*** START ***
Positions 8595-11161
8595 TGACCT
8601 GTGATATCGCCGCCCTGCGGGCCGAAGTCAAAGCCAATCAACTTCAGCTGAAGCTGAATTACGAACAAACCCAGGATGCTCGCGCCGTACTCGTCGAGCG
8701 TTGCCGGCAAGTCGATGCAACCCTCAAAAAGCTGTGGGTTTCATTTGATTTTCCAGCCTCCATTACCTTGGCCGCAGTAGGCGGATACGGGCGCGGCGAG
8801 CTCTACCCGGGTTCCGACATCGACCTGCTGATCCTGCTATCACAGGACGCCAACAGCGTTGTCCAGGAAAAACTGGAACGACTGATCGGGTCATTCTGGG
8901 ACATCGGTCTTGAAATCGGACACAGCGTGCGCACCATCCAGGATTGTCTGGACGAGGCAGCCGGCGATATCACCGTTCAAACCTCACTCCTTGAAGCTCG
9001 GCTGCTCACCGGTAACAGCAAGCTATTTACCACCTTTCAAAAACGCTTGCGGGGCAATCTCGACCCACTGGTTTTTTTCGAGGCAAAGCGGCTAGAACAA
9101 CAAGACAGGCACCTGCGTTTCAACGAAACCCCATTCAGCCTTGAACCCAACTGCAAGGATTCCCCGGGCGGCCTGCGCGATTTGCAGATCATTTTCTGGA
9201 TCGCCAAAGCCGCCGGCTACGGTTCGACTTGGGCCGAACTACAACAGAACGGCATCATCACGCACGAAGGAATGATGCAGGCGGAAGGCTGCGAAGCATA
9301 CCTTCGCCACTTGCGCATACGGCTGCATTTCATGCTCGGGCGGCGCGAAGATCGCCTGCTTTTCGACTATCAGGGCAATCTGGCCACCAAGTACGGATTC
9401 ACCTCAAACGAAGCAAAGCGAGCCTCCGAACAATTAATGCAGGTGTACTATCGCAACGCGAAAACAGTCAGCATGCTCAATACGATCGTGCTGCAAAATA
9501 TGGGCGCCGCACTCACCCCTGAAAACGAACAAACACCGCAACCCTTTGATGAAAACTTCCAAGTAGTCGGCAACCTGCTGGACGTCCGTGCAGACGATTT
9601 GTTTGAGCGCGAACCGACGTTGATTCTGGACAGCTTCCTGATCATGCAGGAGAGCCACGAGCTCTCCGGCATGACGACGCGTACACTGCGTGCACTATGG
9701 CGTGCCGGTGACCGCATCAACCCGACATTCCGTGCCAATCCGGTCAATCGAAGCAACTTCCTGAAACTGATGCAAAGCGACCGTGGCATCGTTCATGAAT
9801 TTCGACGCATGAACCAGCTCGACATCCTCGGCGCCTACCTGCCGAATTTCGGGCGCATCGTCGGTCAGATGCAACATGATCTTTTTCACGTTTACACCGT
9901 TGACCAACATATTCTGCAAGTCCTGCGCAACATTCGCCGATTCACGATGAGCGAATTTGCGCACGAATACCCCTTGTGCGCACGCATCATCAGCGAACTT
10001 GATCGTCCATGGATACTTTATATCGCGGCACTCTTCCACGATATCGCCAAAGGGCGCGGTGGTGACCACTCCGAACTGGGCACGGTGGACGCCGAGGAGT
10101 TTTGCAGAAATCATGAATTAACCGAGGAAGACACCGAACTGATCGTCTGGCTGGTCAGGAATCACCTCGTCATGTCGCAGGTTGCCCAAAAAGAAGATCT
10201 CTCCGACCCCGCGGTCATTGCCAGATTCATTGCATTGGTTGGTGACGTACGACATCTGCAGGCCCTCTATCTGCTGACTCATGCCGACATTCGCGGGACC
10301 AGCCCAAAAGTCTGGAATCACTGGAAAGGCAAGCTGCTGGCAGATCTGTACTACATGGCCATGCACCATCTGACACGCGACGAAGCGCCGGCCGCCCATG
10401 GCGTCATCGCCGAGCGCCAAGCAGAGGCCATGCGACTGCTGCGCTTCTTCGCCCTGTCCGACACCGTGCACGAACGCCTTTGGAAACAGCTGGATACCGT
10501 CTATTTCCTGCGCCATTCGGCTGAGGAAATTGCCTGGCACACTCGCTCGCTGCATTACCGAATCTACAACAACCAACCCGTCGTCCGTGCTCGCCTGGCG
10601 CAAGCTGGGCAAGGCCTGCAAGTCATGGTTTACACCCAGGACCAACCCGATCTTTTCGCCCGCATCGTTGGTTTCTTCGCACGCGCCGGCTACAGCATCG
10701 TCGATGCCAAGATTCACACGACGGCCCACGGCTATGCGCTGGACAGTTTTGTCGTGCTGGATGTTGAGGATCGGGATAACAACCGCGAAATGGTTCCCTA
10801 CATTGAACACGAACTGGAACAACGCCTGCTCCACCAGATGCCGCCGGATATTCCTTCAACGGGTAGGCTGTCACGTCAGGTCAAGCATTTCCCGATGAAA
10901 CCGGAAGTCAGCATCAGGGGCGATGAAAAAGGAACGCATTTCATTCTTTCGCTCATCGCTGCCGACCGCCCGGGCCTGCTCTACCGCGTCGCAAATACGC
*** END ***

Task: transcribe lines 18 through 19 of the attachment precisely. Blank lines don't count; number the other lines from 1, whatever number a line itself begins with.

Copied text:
10101 TTTGCAGAAATCATGAATTAACCGAGGAAGACACCGAACTGATCGTCTGGCTGGTCAGGAATCACCTCGTCATGTCGCAGGTTGCCCAAAAAGAAGATCT
10201 CTCCGACCCCGCGGTCATTGCCAGATTCATTGCATTGGTTGGTGACGTACGACATCTGCAGGCCCTCTATCTGCTGACTCATGCCGACATTCGCGGGACC